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When using terminal sometimes you need to break the program. Sometimes you press Ctrl-c sometimes Ctrl-x and sometimes Ctrl-z

In some circumstances, it might simply be closing a quote or pressing enter a few times there are even instances when Ctrl-d will work.

So when I get stuck, like an idiot, I start mashing those keys like an idiot in the hope that the process will quit. In 95% of the cases it works and when I get desperate I just close the terminal and that works 100% of the time. I'm sure there is a logical reason for the various states due to the program being in a particular state but all I want to do is just break the application and return to the bash prompt.

Is there a super key that will break the process without having to mash these 4 magic keys in the hope that the application will terminate?

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up vote 4 down vote accepted

The super key is closing the terminal. :-) That, or the power button on your computer.

Each of the key combinations Ctrl+c, Ctrl+x, Ctrl+z, and Ctrl+d does a different thing.

  • Ctrl+c : generates an interrupt signal.

  • Ctrl+x : I'm not sure what this does.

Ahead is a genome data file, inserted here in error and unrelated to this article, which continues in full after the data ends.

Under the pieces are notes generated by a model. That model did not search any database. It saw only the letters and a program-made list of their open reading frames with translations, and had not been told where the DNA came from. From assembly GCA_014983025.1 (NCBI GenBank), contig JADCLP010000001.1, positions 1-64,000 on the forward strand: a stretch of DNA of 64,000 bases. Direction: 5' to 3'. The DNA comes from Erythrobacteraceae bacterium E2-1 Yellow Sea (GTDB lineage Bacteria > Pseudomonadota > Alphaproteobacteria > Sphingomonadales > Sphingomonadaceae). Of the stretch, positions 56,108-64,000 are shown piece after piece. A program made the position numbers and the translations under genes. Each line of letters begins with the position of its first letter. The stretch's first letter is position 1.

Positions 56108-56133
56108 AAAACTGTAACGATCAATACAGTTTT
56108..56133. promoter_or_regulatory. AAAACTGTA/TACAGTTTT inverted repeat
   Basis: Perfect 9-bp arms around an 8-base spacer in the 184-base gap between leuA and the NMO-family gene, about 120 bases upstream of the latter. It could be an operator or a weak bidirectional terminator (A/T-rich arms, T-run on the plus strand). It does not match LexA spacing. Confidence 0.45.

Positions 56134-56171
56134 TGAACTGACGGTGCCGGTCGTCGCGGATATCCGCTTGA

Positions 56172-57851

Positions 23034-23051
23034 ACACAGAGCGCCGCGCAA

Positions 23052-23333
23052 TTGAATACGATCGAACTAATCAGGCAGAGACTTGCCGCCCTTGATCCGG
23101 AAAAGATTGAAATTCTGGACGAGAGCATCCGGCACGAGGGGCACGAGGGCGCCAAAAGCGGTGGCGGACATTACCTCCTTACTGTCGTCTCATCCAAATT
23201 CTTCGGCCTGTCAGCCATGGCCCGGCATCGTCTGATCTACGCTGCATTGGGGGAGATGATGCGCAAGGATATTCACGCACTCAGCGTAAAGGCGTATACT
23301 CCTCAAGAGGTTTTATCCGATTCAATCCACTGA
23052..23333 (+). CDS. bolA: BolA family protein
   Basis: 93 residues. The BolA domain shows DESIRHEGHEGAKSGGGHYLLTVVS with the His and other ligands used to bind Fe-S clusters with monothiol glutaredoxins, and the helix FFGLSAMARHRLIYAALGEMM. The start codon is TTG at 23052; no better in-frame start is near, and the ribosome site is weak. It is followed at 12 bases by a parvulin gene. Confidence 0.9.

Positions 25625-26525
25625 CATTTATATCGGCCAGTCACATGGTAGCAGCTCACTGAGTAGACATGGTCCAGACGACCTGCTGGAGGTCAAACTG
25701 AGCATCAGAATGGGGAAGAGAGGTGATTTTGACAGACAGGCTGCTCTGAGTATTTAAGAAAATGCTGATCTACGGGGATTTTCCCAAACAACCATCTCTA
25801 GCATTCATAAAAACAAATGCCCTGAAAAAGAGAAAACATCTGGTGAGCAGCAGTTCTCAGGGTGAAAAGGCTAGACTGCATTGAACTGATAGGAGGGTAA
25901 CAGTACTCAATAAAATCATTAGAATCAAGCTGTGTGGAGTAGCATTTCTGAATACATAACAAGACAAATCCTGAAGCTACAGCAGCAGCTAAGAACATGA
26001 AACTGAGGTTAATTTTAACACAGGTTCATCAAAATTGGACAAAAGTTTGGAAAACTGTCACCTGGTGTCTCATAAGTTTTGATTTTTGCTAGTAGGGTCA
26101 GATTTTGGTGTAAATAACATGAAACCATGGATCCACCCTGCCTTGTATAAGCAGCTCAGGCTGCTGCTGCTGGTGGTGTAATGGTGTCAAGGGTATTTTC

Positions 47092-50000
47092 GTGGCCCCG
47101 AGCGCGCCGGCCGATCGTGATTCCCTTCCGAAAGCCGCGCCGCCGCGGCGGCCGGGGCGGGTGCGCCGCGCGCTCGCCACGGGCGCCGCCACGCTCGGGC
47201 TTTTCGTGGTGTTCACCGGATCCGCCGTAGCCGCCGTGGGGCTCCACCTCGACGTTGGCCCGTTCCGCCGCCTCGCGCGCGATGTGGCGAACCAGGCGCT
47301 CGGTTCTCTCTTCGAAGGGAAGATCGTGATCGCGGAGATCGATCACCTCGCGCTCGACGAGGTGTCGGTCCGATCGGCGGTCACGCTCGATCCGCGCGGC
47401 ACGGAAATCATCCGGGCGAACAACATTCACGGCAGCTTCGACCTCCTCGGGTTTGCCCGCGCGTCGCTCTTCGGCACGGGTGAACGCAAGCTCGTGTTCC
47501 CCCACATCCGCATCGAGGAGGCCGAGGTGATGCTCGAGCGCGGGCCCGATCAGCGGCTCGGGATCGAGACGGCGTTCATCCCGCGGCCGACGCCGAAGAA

• Ctrl+z : suspend the process, allowing it to be resumed at a later point.

  • Ctrl+d : sends an end-of-file signal.

Each process is at liberty to interpret these signals as they see fit. Hence, there is some heterogeneity in the response.

A more generic way to terminate a process would be to kill it with a SIGKILL signal, which (I think) is the same as closing the terminal window. It's better to attempt Ctrl+d and Ctrl+c first though, because these are signals that the process can anticipate, allowing it to end in a predictable and safer way.

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ctr-z suspend, didnt know that, how do you resume? – Meer Borg Apr 4 '13 at 4:50
If there's a single process, then just type fg. You can also resume it in the background with bg. There's quite a lot you can do with this, running multiple jobs in a single terminal. Try googling "bash jobs" or similar. – Sparhawk Apr 4 '13 at 4:54
Thanks, i normally use screen command for that, always wanted to know why when exiting terminal it said there were running jobs, now I know, pressed ctr-z wrongly sending it to background instead of terminating – Meer Borg Apr 4 '13 at 5:06
Closing the terminal window sends SIGHUP, I believe. You should only send SIGKILL as a last resort, since it forces a program to quit without having a chance to clean up after itself. Better to send SIGTERM or even a manual SIGHUP. – Scott Severance Apr 4 '13 at 8:49
@ScottSeverance Yeah, I didn't really go into SIGTERM, but I suspect that SIGINT (Ctrl+c) or EOF (Ctrl+d) are even safer? But yes, I agree that SIGTERM is better than SIGKILL. – Sparhawk Apr 4 '13 at 10:38

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